Monday, October 5, 2015

Future JavaScript - Array Comprehensions

I can't wait any longer!
I've spent a bit of time lately writing about new ES6 language features now available in Node 4, but JavaScript doesn't end there. The ECMAScript 7 specification will probably be out next year and should include even more wonderful things. I thought I'd take a look ahead today at the one I'm most excited about, Array Comprehensions.

An Array Comprehension, a feature already available in other languages, is just an easy way to create a new array from an existing one. JavaScript gives us other ways of doing that, such as map, but comprehensions provide a very tight and sensible syntax for a specific job.

Consider the following example. If you want to run this yourself, you'll need Firefox 30+. It is supported neither by other browsers nor Node at this time.

var a = [ 1, 2, 3, 4, 5, 6, 7, 8, 9, 10 ];

var b = [ for (n of a) if (n % 2 !== 0) n ];

console.log(b); // prints [ 1, 3, 5, 7, 9 ]

The array comprehension syntax can be see on line 3, creating a new array b containing just the odd numbers in array a. I like the syntax because the end caps [ ] are square braces, just like an array. Since a new array is the result of the expression, it makes sense. Inside the braces, it is very simple. You have for (n of a), which is the standard iteration syntax. The next part of the expression will be evaluated for each member of a, and for each evaluation n will be the current member. Whatever this expression is will be the value added to the created array. In this example, it will be only values of n which are odd. But consider this example.

var c = [ 1, 2, 3, 4, 5, 6, 7, 8, 9, 10 ];

var d = [ for (n of c) n * n ];

console.log(d); // prints [ 1, 4, 9, 16, 25, 36, 49, 64, 81, 100 ]

No ifs here, the new array will just contain the square of each number in the original array. But you don't even need to care about what's in the original array, technically speaking. Look at this.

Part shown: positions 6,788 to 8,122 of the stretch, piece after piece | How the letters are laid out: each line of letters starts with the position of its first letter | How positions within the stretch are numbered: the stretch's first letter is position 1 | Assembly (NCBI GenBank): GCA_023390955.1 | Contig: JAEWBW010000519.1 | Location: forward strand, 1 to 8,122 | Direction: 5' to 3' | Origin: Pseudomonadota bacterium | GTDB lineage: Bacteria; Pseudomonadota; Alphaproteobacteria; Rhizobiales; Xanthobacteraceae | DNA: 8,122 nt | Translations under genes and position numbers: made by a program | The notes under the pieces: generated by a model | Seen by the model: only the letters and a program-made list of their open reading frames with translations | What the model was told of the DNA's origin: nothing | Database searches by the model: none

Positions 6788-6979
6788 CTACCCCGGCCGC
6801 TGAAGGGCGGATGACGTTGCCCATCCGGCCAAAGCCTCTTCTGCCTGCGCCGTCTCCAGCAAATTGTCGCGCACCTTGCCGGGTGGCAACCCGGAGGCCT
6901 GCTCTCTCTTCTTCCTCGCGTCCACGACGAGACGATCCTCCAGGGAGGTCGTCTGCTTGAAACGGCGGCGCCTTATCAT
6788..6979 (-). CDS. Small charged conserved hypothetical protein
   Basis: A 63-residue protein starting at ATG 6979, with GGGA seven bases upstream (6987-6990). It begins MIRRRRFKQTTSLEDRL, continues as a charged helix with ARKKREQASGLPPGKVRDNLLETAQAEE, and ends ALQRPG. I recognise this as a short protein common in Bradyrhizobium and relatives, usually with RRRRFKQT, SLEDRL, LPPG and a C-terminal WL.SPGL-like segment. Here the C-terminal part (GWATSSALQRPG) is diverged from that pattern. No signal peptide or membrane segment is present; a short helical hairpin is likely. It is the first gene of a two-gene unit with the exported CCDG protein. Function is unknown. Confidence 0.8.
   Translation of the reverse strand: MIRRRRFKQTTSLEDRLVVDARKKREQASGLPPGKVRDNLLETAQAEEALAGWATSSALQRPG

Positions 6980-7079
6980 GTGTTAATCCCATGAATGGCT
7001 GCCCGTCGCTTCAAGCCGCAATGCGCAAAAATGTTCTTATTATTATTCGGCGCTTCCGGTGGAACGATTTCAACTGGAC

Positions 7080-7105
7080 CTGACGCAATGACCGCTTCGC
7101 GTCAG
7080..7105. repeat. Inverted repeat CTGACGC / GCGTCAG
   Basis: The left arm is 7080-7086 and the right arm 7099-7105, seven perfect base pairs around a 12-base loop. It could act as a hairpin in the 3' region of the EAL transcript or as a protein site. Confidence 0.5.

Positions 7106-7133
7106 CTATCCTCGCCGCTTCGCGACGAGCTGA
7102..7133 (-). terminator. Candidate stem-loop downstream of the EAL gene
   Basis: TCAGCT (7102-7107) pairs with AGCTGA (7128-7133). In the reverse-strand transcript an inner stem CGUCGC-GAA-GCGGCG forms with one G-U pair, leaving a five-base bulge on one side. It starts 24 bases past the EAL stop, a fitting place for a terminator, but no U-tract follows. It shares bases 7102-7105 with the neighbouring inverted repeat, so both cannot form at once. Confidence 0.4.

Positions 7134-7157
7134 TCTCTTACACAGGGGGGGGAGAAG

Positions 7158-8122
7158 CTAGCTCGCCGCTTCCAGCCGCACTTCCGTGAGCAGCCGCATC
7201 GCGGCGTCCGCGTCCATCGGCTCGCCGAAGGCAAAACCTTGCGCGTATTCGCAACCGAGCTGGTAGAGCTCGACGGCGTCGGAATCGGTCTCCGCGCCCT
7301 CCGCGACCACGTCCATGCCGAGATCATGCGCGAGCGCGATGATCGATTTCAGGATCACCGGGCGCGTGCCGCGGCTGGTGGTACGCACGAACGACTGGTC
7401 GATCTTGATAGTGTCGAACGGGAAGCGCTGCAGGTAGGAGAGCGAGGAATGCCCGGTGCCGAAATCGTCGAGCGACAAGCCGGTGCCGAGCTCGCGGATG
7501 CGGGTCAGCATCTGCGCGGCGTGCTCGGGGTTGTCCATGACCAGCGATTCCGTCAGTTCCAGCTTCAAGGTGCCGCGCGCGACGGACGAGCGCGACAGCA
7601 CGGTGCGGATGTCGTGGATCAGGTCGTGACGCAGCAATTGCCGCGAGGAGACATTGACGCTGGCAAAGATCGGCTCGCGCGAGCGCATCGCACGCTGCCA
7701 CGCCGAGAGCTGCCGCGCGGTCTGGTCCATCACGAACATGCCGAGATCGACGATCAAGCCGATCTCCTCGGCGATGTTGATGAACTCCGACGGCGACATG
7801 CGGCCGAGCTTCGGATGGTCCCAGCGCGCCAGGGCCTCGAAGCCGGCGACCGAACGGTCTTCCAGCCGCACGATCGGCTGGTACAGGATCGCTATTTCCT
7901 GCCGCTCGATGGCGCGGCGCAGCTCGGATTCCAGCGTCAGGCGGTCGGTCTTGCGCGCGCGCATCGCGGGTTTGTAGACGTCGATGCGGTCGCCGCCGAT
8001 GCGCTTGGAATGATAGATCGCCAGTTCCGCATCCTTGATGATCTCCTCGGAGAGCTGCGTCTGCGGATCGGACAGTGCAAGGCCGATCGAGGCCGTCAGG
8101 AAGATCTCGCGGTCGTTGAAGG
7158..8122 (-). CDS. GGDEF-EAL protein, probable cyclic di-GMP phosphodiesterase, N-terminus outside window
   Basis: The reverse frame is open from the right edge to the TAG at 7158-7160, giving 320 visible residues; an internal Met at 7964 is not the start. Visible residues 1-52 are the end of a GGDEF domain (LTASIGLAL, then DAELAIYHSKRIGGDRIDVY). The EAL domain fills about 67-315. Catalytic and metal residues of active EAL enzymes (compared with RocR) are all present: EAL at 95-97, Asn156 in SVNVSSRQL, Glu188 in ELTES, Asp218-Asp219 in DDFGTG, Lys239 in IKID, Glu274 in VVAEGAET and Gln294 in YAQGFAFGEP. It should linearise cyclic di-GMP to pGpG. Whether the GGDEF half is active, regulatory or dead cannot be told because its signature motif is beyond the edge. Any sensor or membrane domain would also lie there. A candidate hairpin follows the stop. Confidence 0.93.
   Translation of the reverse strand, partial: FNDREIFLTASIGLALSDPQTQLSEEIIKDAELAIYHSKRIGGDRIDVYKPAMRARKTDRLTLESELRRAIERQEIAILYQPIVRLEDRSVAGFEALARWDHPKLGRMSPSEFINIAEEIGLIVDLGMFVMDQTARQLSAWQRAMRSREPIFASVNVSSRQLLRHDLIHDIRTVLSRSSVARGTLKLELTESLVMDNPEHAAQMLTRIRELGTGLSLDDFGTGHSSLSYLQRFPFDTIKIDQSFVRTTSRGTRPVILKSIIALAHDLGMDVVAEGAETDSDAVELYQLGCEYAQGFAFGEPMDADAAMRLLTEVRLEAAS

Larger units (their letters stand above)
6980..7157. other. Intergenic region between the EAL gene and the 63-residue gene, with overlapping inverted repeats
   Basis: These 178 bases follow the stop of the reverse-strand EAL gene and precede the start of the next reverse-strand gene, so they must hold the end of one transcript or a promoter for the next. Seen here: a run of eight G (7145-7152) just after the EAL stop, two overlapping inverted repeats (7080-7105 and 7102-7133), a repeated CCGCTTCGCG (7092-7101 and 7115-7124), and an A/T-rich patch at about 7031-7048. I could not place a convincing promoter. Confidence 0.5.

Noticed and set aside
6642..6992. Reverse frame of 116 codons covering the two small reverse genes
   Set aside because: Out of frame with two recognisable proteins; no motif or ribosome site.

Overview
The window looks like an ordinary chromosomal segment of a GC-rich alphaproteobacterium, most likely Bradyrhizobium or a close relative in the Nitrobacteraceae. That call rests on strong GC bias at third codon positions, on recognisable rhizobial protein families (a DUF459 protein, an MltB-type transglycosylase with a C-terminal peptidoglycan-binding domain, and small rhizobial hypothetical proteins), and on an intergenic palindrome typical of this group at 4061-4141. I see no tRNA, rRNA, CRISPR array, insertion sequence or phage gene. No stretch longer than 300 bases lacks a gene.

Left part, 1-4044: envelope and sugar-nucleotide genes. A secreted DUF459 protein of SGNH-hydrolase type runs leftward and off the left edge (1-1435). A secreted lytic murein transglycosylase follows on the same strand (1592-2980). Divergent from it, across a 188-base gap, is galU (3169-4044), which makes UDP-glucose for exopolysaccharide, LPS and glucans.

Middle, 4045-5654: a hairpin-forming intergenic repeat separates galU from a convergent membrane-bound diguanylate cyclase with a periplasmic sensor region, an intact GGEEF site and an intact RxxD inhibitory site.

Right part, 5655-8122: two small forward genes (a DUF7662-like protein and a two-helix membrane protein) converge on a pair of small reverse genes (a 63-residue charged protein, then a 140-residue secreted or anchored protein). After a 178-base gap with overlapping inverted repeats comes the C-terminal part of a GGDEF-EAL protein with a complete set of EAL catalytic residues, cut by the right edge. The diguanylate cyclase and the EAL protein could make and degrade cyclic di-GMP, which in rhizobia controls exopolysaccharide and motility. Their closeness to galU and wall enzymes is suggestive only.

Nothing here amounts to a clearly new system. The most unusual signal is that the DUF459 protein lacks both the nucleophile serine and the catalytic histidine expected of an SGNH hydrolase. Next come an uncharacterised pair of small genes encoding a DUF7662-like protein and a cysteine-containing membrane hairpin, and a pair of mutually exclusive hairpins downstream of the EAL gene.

var e = [ 1, 2, 3, 4, 5, 6, 7, 8, 9, 10 ];

var f = [ for (n of e) "nothing" ];

console.log(f); // prints a lot of "nothing"

Rather useless, that one. But you could call a function instead...

function doSomething(p) {
    if (p % 2 === 0) {
        return p * p;
    } else {
        return p * 2;
    }
}

var x = [ 1, 2, 3, 4, 5, 6, 7, 8, 9, 10 ];

var y = [ for (n of x) doSomething(n) ];

console.log(y); // prints [ 2, 4, 6, 16, 10, 36, 14, 64, 18, 100 ]

Here's a catch, though. What if you want to zero-out the even numbers from the first array? So instead of returning a new array with just the odds, returning a new array with odds and zeros in place of the evens. You can't use the if...else syntax inside the braces.

var g = [ 1, 2, 3, 4, 5, 6, 7, 8, 9, 10 ];

// this form does not work (invalid syntax):
var h = [ for (n of g) if (n % 2 !== 0) { n } else { 0 } ];

Instead, you have to either call a function or make it a single statement using the shorthand syntax.

var g = [ 1, 2, 3, 4, 5, 6, 7, 8, 9, 10 ];

// this form works:
var h = [ for (n of g) (n % 2 !== 0 ? n : 0) ];
console.log(h); // prints [ 1, 0, 3, 0, 5, 0, 7, 0, 9, 0 ]

// so does this:
function zeroEvens(n) {
    if (n % 2 === 0) {
        return 0;
    } else {
        return n;
    }
}
var j = [ for (n of g) zeroEvens(n) ];
console.log(j); // prints [ 1, 0, 3, 0, 5, 0, 7, 0, 9, 0 ]

Lots of fun, am I right? Well, it's too bad we'll have to wait quite some time to have this much fun in production. Unless you are writing JavaScript for a 100% Firefox environment, you'll have to be patient. It's unclear when ES7 will be official and be supported by other browsers and some future version of Node. Maybe next year sometime? Anyway, this gives you something to look forward to. Like how you look forward to new Amphibian.com comics.

Amphibian.com comic for 5 October 2015